Like Wanting Flowers
The trees in the yard were old and tall, and their branches were here and there, like a broken umbrella in the sky. It was March and the evening wasn’t yet black but rather a Carolina blue, and winds rocked the aging branches while buds fell free, never to become leaves. We sat at the kitchen table overlooking this backyard scene, and we ate cavatelli I rolled with my hands. John ate voraciously and this always pleased me, as I took it that he appreciated my food so much so that if I were to die, he’d talk about it forever to his future wife, about how he misses my pasta and my seasoned potatoes and my chicken cutlets. There were times of course, when he ate hesitantly, and these were times I hadn’t cooked well, or there were too many vegetables mingled in.
“So what are you going to do to help me? To help us?” I asked.
“We’ve been to three different fucking doctors. Nothing. All these specialists and no one knows.”
“I’m alone here,” I said. “You’re still painting and dipping. I’m doing everything—doctors, pills, tests.”
John picked up a chunk of tomato from the tomato sauce and threw it onto my plate. I thought I got them all. “I have to paint. That’s what I do,” he said. “You drink and smoke.”
“I have to,” I said.
“Right. Or else you’ll start hammering holes into the walls and break the vacuum, giving me more work to do around here.”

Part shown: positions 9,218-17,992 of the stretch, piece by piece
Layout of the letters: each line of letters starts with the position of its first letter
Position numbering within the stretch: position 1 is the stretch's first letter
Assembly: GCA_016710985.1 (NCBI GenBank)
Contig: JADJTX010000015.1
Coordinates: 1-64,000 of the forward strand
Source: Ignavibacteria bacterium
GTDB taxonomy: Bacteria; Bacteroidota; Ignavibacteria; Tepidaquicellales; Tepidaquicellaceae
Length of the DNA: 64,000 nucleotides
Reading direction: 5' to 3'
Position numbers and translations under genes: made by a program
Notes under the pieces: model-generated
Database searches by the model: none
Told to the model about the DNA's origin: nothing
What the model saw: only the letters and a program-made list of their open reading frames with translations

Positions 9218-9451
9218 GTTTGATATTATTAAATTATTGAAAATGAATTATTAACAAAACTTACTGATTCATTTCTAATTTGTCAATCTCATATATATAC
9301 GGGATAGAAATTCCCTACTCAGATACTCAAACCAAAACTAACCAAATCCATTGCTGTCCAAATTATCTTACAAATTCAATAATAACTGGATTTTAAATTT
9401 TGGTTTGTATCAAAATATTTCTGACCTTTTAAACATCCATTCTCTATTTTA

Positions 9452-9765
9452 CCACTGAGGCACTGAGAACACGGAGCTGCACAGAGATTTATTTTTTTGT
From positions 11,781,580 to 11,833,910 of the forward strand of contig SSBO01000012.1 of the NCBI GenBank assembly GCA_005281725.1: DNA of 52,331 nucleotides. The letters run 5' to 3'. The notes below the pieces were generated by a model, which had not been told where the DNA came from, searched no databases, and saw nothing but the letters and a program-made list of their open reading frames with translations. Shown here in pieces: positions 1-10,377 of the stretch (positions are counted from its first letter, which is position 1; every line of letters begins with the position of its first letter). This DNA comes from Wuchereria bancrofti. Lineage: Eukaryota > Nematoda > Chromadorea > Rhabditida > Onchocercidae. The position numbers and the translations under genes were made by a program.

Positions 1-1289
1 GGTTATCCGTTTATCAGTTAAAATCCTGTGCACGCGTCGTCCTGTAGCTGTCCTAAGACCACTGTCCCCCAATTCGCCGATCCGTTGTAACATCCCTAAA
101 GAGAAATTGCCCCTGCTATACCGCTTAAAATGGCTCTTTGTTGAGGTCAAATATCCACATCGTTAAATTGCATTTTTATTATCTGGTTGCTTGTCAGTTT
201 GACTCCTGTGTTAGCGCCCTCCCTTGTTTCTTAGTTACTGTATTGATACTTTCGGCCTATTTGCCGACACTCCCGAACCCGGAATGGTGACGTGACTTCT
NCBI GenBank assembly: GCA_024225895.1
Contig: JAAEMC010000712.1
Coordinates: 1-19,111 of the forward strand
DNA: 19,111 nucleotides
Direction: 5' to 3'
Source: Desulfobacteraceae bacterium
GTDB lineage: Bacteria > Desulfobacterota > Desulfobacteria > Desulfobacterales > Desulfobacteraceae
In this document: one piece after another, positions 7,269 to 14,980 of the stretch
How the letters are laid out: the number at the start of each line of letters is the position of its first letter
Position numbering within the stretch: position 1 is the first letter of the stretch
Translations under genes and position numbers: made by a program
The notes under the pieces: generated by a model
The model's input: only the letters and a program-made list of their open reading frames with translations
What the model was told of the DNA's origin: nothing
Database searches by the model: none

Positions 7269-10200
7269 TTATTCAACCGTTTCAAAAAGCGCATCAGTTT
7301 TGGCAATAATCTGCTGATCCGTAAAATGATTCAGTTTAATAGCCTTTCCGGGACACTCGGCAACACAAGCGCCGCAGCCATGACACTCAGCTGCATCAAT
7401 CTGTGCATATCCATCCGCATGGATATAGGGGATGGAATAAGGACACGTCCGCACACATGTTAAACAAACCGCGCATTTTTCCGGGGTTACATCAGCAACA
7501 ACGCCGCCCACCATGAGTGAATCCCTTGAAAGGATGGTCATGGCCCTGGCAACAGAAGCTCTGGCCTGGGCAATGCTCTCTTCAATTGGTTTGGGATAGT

It was true but I would tell him all the time that I didn’t like to vacuum, or that it wasn’t made properly. And as for the walls, I’d tell him that it was just the way I do things, it was how I made my decisions. So what if it left holes and scratches and gashes? He was a painter. He could fix it. I had to do what I was good enough to do, which was colors and fabrics and the modern way things should go together.
“Just be patient,” he said, and this made me want to scratch myself. He said this too often, like when I said I wanted new couches, a beach vacation, and cartoon pictures for the nursery.
I poured a glass of wine and went upstairs to change my clothes. I undressed in front of the mirror over my dresser, then folded my hands on my naked belly, not intentionally. I guessed it was one of those things that happens automatically to a woman, like wanting flowers. Then I put on velour pants and a t-shirt, and went back downstairs for more discussion. Of course now John was fully engaged in a baseball game, and I sat next to him on the couch. I didn’t have patience for baseball, so I looked out the french doors to the backyard and the blackness of the sky coming down, and I asked John if he’d like some ice cream for dessert.
Dana Verdino lives in South Carolina with her husband and animal friends. She has an M.A. in Education, and works as an ESL teacher but secretly hopes to win the lottery so she can do plenty of nothing but write. Her stories have appeared in Boston Literary Magazine, Postcard Shorts, and others.